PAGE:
UIButtons and UIControls in UITableViewCell made easy

One thing that I see quite often is UITableViewCells that have a UIControl (like a UIButton or UISwitch) on them. Let’s learn how to make UIButtons and UIControls in UITableViewCell simple.

In order to communicate which particular cell’s button was tapped, a programmer might set the tag property of the button to the row it appears on:

- (UITableViewCell *)tableView:(UITableViewCell *)tableView
         cellForRowAtIndexPath:(NSIndexPath *)indexPath
{
    ButtonCell *c = ...;
    [© setTag:[indexPath row]];
    [© addTarget:self action:@selector(doStuff:) forControlEvent:UIControlEventTouchUpInside];

    return c;
}

- (void)doStuff:(id)sender
{
    int row = [sender tag];

    // Do stuff with row
}

Of course, in a sectioned table view, there needs to be an additional index, so I’ve seen some programmers use a bigger number to determine the tag:

[© setTag:[indexPath section] * 1000 + [indexPath row]];

- (void)doStuff:(id)sender
{
    int section = [sender tag] / 1000;
    int row = [sender tag] % 1000;
}

This is a really brittle solution because it requires recalculation when you change the organization of the table view and it is very prone to error.

Therefore, I present you with STKTableViewCell.

STKTableViewCell simplifies using target-action pairs in UITableViewCells. It also makes creating instances of your cells a little bit more simple. Oh, and I also included a template for STKTableViewCells and a script to install that template into Xcode. All of this is located at https://github.com/stablekernel/STKTableViewCell.

Within this repository, you will find a sample project to show off STKTableViewCell. You will notice that there are two subclasses of STKTableViewCell – STKButtonCell and STKWidgetCell – as demonstrations of STKTableViewCell. STKViewController shows you how simple it is to integrate these subclasses into your application.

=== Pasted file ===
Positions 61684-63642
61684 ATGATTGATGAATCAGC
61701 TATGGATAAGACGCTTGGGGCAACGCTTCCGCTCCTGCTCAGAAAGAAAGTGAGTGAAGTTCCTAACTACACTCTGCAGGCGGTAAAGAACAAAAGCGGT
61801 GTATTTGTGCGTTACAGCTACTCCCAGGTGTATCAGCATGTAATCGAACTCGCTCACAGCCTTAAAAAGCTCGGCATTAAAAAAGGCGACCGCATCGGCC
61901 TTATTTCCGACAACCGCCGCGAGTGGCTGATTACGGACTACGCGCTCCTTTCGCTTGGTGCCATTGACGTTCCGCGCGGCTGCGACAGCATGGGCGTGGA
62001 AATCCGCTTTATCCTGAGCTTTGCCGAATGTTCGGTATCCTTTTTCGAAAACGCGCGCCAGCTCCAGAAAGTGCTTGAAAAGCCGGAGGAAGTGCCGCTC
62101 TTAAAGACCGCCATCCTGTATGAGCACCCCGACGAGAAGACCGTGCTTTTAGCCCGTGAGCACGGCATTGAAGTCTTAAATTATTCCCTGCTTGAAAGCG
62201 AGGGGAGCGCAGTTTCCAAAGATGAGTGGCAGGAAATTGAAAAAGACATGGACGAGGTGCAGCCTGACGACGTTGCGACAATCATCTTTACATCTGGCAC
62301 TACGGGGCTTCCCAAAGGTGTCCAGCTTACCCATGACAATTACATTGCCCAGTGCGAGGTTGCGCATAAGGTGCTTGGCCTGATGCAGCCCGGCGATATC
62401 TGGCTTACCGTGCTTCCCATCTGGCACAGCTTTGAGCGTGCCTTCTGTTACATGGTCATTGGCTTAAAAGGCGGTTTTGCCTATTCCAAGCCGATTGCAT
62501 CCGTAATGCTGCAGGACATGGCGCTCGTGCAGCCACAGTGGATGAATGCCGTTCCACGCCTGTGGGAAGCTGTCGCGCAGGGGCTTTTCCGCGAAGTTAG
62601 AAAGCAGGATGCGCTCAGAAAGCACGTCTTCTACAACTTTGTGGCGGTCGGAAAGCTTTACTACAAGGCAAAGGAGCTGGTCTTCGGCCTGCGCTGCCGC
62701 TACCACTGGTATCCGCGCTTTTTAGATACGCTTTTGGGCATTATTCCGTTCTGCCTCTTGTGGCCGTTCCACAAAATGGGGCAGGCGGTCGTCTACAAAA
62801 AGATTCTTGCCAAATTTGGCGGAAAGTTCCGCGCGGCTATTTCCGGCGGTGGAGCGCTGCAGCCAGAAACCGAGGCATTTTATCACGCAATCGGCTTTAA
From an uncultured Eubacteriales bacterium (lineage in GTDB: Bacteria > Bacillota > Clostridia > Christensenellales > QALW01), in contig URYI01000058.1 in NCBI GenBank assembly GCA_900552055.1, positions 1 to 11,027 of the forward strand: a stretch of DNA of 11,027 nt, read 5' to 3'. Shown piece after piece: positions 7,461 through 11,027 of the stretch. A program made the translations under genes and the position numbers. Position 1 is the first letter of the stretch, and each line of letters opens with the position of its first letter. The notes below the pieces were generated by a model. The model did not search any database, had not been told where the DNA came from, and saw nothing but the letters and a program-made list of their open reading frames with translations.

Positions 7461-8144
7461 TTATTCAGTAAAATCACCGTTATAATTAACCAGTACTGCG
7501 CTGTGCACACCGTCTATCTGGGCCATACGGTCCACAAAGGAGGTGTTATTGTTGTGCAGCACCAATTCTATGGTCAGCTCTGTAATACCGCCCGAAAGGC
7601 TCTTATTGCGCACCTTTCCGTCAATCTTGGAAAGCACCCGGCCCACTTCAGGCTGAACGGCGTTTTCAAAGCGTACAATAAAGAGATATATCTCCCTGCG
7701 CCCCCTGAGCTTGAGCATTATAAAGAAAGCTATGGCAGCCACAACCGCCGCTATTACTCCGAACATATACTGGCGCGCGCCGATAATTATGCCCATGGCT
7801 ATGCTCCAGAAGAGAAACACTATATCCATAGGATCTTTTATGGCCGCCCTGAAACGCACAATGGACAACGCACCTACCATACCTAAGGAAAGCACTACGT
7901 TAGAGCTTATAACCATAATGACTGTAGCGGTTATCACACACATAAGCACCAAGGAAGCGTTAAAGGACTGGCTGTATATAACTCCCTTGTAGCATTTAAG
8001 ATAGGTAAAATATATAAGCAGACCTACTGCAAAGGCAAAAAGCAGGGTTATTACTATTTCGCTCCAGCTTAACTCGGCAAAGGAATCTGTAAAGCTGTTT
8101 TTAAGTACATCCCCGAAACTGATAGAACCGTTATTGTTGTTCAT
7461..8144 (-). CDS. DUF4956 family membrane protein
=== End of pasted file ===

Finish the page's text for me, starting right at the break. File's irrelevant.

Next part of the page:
For your project, you will only need STKTableViewCell.h and STKTableViewCell.m. Drag these files into your project. The easiest way to create a subclass of STKTableViewCell is to use the template I’ve included in the repository.

To install the template, open the Terminal and run

./maketemplate.sh

from the STKTableViewCell root directory.

Now, a STKTableViewCell template will appear in the Cocoa Touch section of iOS in the New File… dialog. You can create your STKTableViewCell subclasses with or without a XIB file. If you choose to use a XIB file, simply drag all of your content views onto the cell in the XIB file and connect them to the instance of the cell in the outline view (not the File’s Owner).

If you choose not use use a XIB file, you may override the method cellDidLoad and layoutContent in your subclass implementation file:

- (void)cellDidLoad
{
    UIButton *b = ...;
    [b addTarget:self action:@selector(buttonTapped:) forControlEvents:UIControlEventTouchUpInside];

    [[self contentView] addSubview:b];
    [self setButton:b];
}

- (void)layoutContent
{
    [[self button] setFrame:...];
}

Each control must send its action message to its cell. However, what we really want is for the controller of the table view to receive this message along with the index path of the control’s cell. In the cell’s implementation file, implement all action methods like so:

- (void)buttonTapped:(id)sender
{
   ROUTE(sender);
}

The ROUTE directive sends a message to the cell which forwards this message to the controller object. Each of your action methods will only ever ROUTE the sender.

In your table view’s controller, you instantiate STKTableViewCell subclasses like so:

- (UITableViewCell *)tableView:(UITableView *)tableView
         cellForRowAtIndexPath:(NSIndexPath *)indexPath
{
   STKButtonCell *c = [STKButtonCell cellForTableView:tableView target:self];
   return c;
}

Note that +cellForTableView:target: will automatically create or reuse an STKButtonCell for you, as well as set up your controller to receive messages when the cell’s button is tapped.

Finally, in order for your controller to receive messages, you will implement a method in your controller’s implementation file that matches the selector of the control’s action message, plus the label atIndexPath:

// In your Controller.m

- (void)buttonTapped:(id)sender atIndexPath:(NSIndexPath *)ip
{
   NSLog(@"%@ was tapped in index path %@", sender, ip);
}

Make sure to include STKTableViewCell.h and .m in your projects!

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